“We fully appreciate the heritage of the Two Oceans Marathon and we are honoured to be the title sponsor,” says TFG CEO Anthony Thunström. “Totalsports is a firm believer in the unifying power of running and our investment is a celebration of the enduring spirit of runners everywhere, in overcoming the challenges of the past two years. It’s great to finally see our running community excited about taking part in landmark events like Two Oceans again.”

The Two Oceans Marathon (TOM) will once again be run over the Easter Weekend, but for the first time in the event’s history, the race will be run over two days. While the Half Marathon takes place on Saturday 16 April, the Ultra Marathon will be run on Sunday 17 April. Entries opened on Friday 11 February and will close at midnight on Sunday 20 February, with ballot draws taking place on Monday 21 February to determine which entries will be successful.  

TOM Race Director Debra Barnes says, “We are excited to be staging our world-class, globally iconic event in partnership with Totalsports, a leading retail sports apparel brand. The commitment to enhancing the runner experience underpins much of who we are as an organisation, and when it comes to doing more for the runner, we could not have asked for a better alignment than with a brand that is as runner-centric as we are.”

The 2022 running of the ultra will be its 51st since inception for this jewel event on the Western Cape’s calendar of highlights, and an economic impact study showed that the 2016 event contributed up to R670 million to the local provincial economy annually, making it one of Africa’s biggest running events when measured by this metric.

In speaking to this new and exciting partnership with Totalsports, TOM NPC Chairperson William Swartbooi says, “In building this organisation, we trust those who add value, and value those whom we trust. We are confident that this partnership represents a value-add on several fronts, but most importantly for our key constituents, our runners.”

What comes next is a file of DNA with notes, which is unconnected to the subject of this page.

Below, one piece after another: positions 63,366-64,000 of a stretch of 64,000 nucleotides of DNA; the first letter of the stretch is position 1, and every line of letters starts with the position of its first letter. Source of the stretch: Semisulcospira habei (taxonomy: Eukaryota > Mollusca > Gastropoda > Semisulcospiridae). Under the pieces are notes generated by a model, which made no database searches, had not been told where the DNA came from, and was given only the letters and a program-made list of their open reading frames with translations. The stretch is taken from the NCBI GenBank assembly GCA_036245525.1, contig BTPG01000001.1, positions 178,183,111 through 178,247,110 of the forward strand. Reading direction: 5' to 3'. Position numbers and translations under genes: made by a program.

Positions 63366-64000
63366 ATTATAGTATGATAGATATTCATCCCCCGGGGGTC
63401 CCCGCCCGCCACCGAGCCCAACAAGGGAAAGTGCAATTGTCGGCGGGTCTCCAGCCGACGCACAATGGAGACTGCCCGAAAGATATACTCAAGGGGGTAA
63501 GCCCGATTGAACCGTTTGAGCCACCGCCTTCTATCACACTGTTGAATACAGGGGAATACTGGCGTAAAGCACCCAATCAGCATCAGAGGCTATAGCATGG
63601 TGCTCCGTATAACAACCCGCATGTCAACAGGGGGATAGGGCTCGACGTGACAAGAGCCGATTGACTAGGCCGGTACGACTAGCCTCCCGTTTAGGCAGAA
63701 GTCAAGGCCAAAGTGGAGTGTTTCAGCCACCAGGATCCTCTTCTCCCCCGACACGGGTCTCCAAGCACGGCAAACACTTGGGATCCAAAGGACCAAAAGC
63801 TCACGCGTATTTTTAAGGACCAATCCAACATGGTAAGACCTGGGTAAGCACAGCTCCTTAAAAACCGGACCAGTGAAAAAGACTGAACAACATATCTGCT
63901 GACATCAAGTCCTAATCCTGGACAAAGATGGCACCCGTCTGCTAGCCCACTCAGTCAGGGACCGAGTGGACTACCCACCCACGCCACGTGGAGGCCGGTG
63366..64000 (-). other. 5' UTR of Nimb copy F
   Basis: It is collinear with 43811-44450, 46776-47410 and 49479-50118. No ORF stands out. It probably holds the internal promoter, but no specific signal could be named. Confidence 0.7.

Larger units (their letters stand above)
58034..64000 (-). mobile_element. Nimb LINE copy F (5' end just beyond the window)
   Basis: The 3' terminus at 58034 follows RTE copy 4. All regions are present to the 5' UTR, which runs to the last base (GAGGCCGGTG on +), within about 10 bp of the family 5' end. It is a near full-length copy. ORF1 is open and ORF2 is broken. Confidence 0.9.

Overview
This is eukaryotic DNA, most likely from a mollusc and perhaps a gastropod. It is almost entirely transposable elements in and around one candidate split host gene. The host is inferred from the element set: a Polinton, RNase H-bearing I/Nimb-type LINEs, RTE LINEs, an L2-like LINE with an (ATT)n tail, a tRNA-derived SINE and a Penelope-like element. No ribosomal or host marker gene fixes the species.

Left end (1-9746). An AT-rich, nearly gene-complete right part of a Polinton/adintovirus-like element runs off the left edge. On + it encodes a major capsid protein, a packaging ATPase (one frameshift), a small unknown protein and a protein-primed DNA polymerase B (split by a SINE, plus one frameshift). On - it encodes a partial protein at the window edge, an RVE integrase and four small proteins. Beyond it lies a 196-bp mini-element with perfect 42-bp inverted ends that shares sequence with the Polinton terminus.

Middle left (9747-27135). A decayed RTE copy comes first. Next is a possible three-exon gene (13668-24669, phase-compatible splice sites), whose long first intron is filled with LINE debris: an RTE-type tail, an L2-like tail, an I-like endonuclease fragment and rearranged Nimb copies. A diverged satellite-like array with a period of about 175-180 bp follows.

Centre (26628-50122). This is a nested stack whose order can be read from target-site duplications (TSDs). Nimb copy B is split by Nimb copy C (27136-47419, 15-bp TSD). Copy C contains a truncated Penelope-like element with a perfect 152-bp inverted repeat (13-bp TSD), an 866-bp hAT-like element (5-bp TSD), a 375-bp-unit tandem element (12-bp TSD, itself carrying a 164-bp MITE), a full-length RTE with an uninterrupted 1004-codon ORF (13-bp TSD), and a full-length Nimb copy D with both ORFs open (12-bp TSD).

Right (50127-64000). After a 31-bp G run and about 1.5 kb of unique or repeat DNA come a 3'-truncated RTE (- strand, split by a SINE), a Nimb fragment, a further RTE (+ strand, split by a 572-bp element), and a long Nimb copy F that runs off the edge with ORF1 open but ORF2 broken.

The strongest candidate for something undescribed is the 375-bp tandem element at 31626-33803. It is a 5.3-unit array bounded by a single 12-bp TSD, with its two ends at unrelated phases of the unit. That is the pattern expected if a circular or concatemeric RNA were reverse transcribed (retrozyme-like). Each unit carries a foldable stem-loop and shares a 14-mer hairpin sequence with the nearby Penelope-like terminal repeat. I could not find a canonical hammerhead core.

President of Athletics South Africa, James Moloi, has also warmly welcomed news of the sponsorship: “We welcome on board the new partners of the Two Oceans Marathon, Totalsports. This welcome sponsorship will continue the tradition of offering career development for athletes, coaches and teams,” he says. “I take this opportunity to congratulate the race organisers on the new sponsorship and trust that it is a beginning of a long relationship between the two parties.”

Totalsports Head of Business, Jonathan Stein, adds, “We are committed to making running accessible to all South Africans, no matter the goal, distance, or motivation for running. We want to inspire runners to live their best lives, and we know many runners dream of completing the Totalsports Two Oceans Marathon. It represents inclusivity, the natural beauty, and protection of the environment, as well as the excellence of the athletes who compete, and the world-class standards the event has maintained over its long history. As the leaders in running footwear and apparel, we share these values and look forward to supporting the Two Oceans Marathon to come back stronger than ever.”

As part of its support for the sport of running, Totalsports also sponsors the Phantane running club, promoting the development of elite athletes from disadvantaged backgrounds. Members of the club who are expected to participate in the 2022 Totalsports Two Oceans Marathon include KZN marathon champion Bonginkosi Zwane and 2:11 marathoner Sboniso Sikhakhane, who will both run the 56km  ultramarathon, and Mbuleli Mathanga will tackle the half marathon.

“Totalsports wishes all runners in this year’s Totalsports Two Oceans Marathon a successful, enjoyable and exciting race,” says Stein.